Megan Watanabe is breaking many barriers in the golf world, and she’s just getting started.
Watanabe is president of The Riviera CC and she’s putting the prestigious golf course on the map in a major way.
She’s worked at Riviera for 11 years and recently landed the bid to host the U.S. Women’s Open in 2026.
The Olympics will be at Riviera in 2028, and the club annually hosts the Genesis Invitational.
“When I started 11 years ago, there were not many women executives. In general, it’s a male-dominated industry,” Watanabe said. “I didn’t, at the time, think too much about it because I didn’t plan to be in the golf industry. My father said, ‘I need you to do this. It’s a family business. Get in there to learn it and do this for us.’
“I feel it’s a little intimidating to get into this industry, knowing it was an older, male-dominated industry. That might be why you see fewer female leaders. But I do see the change coming. I started seeing the change three to four years ago. I go to the USGA annual meetings, and all the major tournaments and I started seeing more women. In the past, I didn’t see any Asian women either. I’m really happy to see that change coming.”
Watanabe works for her father, Noboru, the longtime owner of Riviera. She’s learned the industry from him, but she handles the day-to-day business while he lives and works in Japan. He comes to the U.S. every few months, but they have weekly Zoom work meetings.
Megan, a mother of three, was born and raised in Tokyo. She spent middle school at a boarding school in Ojai, then returned to Japan for high school. She’s a Pepperdine graduate and according to her father, she has a Japanese heart and American brain.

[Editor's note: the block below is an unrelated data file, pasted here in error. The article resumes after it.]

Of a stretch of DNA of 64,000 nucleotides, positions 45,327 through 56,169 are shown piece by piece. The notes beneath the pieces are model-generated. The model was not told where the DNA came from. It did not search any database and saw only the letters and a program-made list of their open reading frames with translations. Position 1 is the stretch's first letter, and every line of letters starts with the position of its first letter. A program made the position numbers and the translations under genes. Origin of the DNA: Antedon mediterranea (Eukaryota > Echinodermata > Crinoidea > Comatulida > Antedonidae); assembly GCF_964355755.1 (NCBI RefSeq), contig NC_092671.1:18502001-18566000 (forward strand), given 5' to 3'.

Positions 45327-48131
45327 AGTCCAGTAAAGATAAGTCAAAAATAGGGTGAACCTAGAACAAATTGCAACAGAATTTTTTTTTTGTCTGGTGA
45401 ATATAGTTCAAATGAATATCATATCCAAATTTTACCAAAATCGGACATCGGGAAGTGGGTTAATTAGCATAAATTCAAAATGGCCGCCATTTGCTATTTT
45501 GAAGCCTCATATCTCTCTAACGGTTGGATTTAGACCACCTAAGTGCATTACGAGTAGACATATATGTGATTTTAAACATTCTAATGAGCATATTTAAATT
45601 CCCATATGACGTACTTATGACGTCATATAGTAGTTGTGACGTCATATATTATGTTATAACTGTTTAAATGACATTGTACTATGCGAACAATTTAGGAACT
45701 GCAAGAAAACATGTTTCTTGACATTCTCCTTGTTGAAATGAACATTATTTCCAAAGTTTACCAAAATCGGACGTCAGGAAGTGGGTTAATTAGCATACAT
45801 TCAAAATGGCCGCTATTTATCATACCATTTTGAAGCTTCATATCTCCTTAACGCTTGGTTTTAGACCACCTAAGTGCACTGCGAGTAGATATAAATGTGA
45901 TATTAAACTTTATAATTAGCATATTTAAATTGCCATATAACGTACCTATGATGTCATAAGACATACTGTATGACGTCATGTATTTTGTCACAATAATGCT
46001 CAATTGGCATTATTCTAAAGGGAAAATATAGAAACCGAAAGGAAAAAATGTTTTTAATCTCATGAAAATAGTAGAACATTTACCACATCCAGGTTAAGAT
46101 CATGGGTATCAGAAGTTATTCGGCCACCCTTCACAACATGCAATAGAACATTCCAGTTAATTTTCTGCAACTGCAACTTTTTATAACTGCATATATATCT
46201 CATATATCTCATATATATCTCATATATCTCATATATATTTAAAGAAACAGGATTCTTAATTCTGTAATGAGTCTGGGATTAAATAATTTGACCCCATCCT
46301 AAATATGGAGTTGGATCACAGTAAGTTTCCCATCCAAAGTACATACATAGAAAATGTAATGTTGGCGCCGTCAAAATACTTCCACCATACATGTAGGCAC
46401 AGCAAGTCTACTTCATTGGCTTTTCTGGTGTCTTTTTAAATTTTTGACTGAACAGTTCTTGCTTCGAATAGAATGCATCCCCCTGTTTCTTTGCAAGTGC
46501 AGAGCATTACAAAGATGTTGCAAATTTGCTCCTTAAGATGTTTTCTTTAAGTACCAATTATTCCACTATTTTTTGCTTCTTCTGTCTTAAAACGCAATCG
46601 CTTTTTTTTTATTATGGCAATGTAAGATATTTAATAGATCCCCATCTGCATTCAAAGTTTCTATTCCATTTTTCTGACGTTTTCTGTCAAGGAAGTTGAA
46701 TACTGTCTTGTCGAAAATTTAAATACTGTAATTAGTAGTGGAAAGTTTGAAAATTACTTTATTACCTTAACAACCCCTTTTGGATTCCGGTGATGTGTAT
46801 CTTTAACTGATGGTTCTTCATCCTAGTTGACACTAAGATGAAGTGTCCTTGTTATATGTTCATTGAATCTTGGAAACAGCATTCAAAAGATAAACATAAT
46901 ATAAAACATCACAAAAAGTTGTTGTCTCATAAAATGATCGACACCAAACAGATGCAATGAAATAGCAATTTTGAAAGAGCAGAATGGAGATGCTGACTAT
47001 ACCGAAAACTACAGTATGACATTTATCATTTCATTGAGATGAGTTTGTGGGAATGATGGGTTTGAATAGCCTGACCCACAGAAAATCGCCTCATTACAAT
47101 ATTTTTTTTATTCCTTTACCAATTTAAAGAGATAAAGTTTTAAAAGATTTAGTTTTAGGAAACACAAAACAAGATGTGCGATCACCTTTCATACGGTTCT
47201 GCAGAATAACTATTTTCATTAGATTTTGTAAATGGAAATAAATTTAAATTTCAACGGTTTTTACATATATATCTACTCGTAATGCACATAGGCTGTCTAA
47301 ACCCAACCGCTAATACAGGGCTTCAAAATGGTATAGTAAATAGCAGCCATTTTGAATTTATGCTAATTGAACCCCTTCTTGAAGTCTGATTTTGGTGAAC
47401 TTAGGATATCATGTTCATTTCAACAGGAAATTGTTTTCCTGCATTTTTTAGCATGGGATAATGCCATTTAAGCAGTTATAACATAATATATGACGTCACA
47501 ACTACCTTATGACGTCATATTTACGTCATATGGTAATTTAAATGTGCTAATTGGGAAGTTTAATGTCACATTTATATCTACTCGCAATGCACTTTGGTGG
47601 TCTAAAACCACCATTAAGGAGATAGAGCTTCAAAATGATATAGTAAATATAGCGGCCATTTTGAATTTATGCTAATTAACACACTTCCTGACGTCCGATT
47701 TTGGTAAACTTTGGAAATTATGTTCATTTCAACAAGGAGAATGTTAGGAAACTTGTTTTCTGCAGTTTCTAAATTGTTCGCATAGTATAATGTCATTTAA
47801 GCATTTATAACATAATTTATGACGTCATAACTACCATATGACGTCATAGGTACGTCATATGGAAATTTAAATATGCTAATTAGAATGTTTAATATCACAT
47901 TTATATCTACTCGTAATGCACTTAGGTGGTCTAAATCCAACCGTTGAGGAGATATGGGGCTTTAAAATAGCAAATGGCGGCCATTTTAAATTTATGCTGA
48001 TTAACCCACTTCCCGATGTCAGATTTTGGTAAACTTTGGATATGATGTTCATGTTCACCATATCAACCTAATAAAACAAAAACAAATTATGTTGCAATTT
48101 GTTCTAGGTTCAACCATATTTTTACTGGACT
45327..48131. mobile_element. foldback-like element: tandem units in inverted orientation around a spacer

Watanabe saw her father entertain people via lunch or dinner almost daily, and Megan was always part of it to listen and learn. She’s combined her people skills and intelligence to be able to talk to everyone from Tiger Woods and President Barack Obama to her staff.
“My dad taught me you become successful by caring,” Watanabe said.
The U.S. Women’s Open in 2026 will be the first women’s major at Riviera. The club has also hosted the U.S. Open (1948), two PGA Championships (1983, 1995) and the Senior PGA Championship in 1998.
“That has been my biggest mission to get majors back to Riviera,” Watanabe said.
It takes time, and Watanabe is playing pro-ams, talking to players on the range and scheduling lunches. She’ll be in Augusta next month for the Masters.
Riviera is four years away from hosting the U.S. Women’s Open during the club’s 100th anniversary as it opened in 1926.
“We’re very happy because 2026 is a special year for us as we’re celebrating our centennial,” Watanabe said with a Zoom background of Riviera’s iconic par-3 fourth hole behind her. “To be celebrating both our centennial and hosting the U.S. Women’s Open will be very exciting for members and myself. We’ve never had a women’s championship. We are happy to be able to have this opportunity for women’s professionals to see Riviera. We’re having the Olympics in 2028 and the men and women will be playing both back-to-back. It will be great to give women the opportunity to play and see Riviera prior to the Olympics.”
And it will be impactful for golfers in the area to see players from the LPGA Tour playing for a major in their backyard.
“For Southern California, it can inspire girls and women to want to play more and get out more,” Watanabe said. “I play not as much as I would like to, but I play and whenever I see women play, they inspire me to play and do better.”
And when people see Watanabe in her job, she undoubtedly inspires them, too.